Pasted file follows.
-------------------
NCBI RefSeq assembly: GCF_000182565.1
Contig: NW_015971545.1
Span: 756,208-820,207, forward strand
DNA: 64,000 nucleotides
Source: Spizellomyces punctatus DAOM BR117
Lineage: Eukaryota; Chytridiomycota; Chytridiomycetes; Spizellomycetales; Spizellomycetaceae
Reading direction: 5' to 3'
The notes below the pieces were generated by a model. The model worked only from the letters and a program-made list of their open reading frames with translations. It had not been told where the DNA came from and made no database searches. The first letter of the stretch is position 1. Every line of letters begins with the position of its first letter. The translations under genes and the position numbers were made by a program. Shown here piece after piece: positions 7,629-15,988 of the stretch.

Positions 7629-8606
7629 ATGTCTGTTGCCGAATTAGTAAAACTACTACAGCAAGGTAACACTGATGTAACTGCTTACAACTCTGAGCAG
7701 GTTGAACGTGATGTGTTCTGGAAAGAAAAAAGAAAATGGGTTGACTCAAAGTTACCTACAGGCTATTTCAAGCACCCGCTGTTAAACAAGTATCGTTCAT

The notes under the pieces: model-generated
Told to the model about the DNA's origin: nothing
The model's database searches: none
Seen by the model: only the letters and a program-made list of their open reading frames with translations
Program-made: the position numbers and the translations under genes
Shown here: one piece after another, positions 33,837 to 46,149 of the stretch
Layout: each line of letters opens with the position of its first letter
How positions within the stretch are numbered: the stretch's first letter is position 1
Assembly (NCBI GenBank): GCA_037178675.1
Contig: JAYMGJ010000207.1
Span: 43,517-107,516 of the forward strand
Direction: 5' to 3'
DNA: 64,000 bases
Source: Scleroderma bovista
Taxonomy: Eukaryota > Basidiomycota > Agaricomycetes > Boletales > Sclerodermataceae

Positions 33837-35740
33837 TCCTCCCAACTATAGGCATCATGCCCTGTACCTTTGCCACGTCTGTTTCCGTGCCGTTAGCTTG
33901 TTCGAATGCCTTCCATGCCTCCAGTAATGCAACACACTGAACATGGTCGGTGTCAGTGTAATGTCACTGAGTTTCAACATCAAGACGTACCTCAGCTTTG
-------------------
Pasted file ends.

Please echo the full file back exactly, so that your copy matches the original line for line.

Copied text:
NCBI RefSeq assembly: GCF_000182565.1
Contig: NW_015971545.1
Span: 756,208-820,207, forward strand
DNA: 64,000 nucleotides
Source: Spizellomyces punctatus DAOM BR117
Lineage: Eukaryota; Chytridiomycota; Chytridiomycetes; Spizellomycetales; Spizellomycetaceae
Reading direction: 5' to 3'
The notes below the pieces were generated by a model. The model worked only from the letters and a program-made list of their open reading frames with translations. It had not been told where the DNA came from and made no database searches. The first letter of the stretch is position 1. Every line of letters begins with the position of its first letter. The translations under genes and the position numbers were made by a program. Shown here piece after piece: positions 7,629-15,988 of the stretch.

Positions 7629-8606
7629 ATGTCTGTTGCCGAATTAGTAAAACTACTACAGCAAGGTAACACTGATGTAACTGCTTACAACTCTGAGCAG
7701 GTTGAACGTGATGTGTTCTGGAAAGAAAAAAGAAAATGGGTTGACTCAAAGTTACCTACAGGCTATTTCAAGCACCCGCTGTTAAACAAGTATCGTTCAT

The notes under the pieces: model-generated
Told to the model about the DNA's origin: nothing
The model's database searches: none
Seen by the model: only the letters and a program-made list of their open reading frames with translations
Program-made: the position numbers and the translations under genes
Shown here: one piece after another, positions 33,837 to 46,149 of the stretch
Layout: each line of letters opens with the position of its first letter
How positions within the stretch are numbered: the stretch's first letter is position 1
Assembly (NCBI GenBank): GCA_037178675.1
Contig: JAYMGJ010000207.1
Span: 43,517-107,516 of the forward strand
Direction: 5' to 3'
DNA: 64,000 bases
Source: Scleroderma bovista
Taxonomy: Eukaryota > Basidiomycota > Agaricomycetes > Boletales > Sclerodermataceae

Positions 33837-35740
33837 TCCTCCCAACTATAGGCATCATGCCCTGTACCTTTGCCACGTCTGTTTCCGTGCCGTTAGCTTG
33901 TTCGAATGCCTTCCATGCCTCCAGTAATGCAACACACTGAACATGGTCGGTGTCAGTGTAATGTCACTGAGTTTCAACATCAAGACGTACCTCAGCTTTG